Arthur in Avalon and the present associated compositions amounted to a project of vast personal significance for Burne-Jones as a meditation upon death, and one in which he seems to have sought to create his own memorial. The artist's close friend George Howard had originally commissioned the subject, hoping that it might be placed in the library of his house in Cumberland, Naworth Castle. In 1882, when Burne-Jones was devoting time to the recently undertaken work, he could say of it: 'The Sleep of Arthur in Avalon is my chief dream now and I think I can put into it all I most care for'. The scale of the central compartment was so large that extra studio space had to be found, in Campden Hill; as Georgiana Burne-Jones explained, 'there it remained for nearly ten years, advancing slowly but the thought of it constantly with him'. Between 1881 and about 1885 the composition of the subject evolved, always tending towards a more elaborate scheme and causing Burne-Jones to doubt whether the painting would be appropriate for its originally intended position at Naworth, partly it seems on grounds of the sheer size that it had assumed but also perhaps because it was becoming so personal to him that he might not want to give it up. Burne-Jones explained all of this to Howard, and proposed to him a simpler version of the subject, which may be seen in the compositional sketch of c. 1885 now in the National Museums & Galleries of Wales in Cardiff. In this treatment draped figures stand within a wooded landscape like sentinels and with the byre at the centre. The alternative version of the subject did not get beyond the stage of preliminary sketches, and eventually Burne-Jones provided a sculpted relief of the Battle of Flodden Field as a substitute for the unfulfilled commission.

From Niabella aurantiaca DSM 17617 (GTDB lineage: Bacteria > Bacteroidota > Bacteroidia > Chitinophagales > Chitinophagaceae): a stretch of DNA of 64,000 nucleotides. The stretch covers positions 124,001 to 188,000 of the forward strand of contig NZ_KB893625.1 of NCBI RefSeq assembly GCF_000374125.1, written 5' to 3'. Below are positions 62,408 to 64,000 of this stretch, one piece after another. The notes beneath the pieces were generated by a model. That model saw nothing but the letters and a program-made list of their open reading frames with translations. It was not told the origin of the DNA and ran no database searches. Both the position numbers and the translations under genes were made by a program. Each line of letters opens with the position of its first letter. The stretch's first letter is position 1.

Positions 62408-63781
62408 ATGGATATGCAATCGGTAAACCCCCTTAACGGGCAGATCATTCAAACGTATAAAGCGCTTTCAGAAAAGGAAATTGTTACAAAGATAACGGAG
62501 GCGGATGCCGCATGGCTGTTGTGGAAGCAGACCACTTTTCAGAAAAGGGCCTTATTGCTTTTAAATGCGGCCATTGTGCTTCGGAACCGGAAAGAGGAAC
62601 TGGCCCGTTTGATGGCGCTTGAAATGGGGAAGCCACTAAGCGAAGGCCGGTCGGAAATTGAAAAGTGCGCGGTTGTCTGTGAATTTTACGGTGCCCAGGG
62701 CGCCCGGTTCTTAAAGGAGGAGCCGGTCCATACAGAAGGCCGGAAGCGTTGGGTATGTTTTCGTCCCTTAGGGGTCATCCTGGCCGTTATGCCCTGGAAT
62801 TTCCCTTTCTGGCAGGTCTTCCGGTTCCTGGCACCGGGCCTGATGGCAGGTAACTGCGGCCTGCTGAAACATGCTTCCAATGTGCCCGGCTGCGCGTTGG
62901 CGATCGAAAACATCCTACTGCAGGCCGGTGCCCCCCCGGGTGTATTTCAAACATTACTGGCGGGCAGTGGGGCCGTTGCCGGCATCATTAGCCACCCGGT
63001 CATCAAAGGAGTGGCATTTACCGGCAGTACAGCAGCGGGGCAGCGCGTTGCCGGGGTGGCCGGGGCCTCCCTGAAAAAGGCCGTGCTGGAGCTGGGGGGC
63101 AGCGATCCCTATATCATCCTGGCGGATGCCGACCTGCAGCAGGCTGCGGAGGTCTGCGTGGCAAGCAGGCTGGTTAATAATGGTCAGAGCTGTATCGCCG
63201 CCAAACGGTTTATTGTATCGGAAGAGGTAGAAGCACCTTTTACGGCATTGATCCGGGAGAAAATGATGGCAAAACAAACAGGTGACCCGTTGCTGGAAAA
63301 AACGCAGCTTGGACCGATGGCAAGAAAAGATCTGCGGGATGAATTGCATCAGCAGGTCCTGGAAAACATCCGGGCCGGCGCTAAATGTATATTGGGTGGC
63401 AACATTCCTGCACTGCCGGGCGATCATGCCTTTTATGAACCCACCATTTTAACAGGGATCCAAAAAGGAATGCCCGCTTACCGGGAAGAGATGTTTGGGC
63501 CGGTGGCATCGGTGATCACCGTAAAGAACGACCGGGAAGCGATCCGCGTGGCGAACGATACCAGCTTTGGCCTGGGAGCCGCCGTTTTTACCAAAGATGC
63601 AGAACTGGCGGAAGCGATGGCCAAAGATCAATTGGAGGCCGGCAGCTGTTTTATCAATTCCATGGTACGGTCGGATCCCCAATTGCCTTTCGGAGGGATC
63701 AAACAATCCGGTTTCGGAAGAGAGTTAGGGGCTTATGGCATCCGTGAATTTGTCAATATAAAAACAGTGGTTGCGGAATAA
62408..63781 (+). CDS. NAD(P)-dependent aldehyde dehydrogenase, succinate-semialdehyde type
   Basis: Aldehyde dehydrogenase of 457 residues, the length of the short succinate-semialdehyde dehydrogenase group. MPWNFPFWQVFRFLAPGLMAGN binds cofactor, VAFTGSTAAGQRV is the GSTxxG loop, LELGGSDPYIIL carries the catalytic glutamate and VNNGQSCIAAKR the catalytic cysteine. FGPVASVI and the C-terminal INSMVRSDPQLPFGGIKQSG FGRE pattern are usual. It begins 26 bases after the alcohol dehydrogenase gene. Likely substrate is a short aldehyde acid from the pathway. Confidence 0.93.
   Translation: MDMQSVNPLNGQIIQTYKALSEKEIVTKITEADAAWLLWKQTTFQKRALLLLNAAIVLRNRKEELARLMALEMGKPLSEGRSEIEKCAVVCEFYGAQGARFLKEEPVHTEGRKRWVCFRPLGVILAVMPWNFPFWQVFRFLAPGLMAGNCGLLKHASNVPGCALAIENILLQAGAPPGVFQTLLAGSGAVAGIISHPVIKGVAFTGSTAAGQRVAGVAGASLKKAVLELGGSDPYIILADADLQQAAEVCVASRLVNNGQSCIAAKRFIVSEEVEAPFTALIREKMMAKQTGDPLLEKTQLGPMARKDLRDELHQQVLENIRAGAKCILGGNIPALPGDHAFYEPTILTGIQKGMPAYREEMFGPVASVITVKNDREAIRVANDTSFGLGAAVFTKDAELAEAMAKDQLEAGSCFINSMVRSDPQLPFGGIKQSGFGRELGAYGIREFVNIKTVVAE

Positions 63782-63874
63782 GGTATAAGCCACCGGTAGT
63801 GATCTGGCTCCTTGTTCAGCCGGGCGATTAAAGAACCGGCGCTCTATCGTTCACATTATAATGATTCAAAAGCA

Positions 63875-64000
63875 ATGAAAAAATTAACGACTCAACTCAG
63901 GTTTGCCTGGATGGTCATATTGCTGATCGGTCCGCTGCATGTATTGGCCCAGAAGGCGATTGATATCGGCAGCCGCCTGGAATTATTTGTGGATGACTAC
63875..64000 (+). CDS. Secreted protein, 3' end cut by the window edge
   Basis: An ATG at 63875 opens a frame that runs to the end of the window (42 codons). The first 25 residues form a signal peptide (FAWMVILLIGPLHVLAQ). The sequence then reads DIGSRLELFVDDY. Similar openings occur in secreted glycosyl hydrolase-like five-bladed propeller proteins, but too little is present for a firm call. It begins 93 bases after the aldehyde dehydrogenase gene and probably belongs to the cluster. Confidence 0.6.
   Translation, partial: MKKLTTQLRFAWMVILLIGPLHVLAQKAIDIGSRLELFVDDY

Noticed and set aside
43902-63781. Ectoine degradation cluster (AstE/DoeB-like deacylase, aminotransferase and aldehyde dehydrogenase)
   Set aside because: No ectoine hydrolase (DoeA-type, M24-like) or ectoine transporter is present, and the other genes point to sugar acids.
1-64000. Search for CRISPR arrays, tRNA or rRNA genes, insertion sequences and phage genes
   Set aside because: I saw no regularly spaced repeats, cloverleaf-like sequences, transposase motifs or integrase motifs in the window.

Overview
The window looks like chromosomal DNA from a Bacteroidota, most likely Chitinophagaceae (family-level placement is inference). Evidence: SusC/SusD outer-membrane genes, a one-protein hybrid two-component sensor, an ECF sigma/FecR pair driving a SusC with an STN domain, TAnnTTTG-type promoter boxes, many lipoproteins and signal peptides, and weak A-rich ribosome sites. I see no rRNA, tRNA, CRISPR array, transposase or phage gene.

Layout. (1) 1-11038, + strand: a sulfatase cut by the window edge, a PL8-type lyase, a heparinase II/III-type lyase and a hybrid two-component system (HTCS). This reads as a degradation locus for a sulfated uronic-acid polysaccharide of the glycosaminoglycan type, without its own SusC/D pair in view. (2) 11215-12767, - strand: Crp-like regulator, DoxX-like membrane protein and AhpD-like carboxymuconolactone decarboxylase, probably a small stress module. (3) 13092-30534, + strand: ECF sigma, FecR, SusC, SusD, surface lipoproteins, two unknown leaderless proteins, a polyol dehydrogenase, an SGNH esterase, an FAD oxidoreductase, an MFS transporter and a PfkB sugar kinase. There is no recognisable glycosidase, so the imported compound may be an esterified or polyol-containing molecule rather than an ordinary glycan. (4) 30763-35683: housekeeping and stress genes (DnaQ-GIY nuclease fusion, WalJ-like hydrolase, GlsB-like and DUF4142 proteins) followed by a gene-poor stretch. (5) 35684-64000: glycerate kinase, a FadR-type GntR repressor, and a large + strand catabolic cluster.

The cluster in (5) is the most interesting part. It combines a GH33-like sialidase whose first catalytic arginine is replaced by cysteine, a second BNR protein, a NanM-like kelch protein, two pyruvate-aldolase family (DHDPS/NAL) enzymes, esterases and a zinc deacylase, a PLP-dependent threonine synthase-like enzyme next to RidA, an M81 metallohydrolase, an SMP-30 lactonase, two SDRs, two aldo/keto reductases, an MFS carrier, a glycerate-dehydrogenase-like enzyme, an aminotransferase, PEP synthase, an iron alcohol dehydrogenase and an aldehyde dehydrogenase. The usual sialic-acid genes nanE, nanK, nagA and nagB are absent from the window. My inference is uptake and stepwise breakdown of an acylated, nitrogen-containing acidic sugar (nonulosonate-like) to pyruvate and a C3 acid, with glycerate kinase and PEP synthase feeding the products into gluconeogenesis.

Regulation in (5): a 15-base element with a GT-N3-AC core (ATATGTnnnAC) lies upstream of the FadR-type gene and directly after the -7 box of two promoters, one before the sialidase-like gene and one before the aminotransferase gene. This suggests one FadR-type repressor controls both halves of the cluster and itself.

The motif of the male and female fairies seems to have been intended at some stage in the conception of the main composition to occupy the compartments at the far right and far left, where in the final scheme landscape details are seen. A photograph by Frederick Hollyer (reproduced Martin Harrison and Bill Waters, Burne-Jones, London, 1973, p.169) of the canvas at a relatively early stage in the evolution of the subject shows the surfaces of eroded rock and with blank areas above where the figures of the fairies would have been intended to be introduced. According to Harrison and Waters, these parts of the composition were subsequently painted out at the suggestion of Helen Mary Gaskell, presumably on the grounds that the rocks and intended figures were visually distracting and too complicated, and that a calmer and more decorative periphery to the composition would work better. The present canvases were presumably made as experimental test-pieces for the lateral parts, probably largely by Burne-Jones himself, and to be used to guide the studio assistants working on the main painting. Their having been made as cartoons rather than intended as finished paintings would explain their rather rough and incomplete condition, with little attempt to produce a refined or decorative surface by glazing or final manipulation of texture.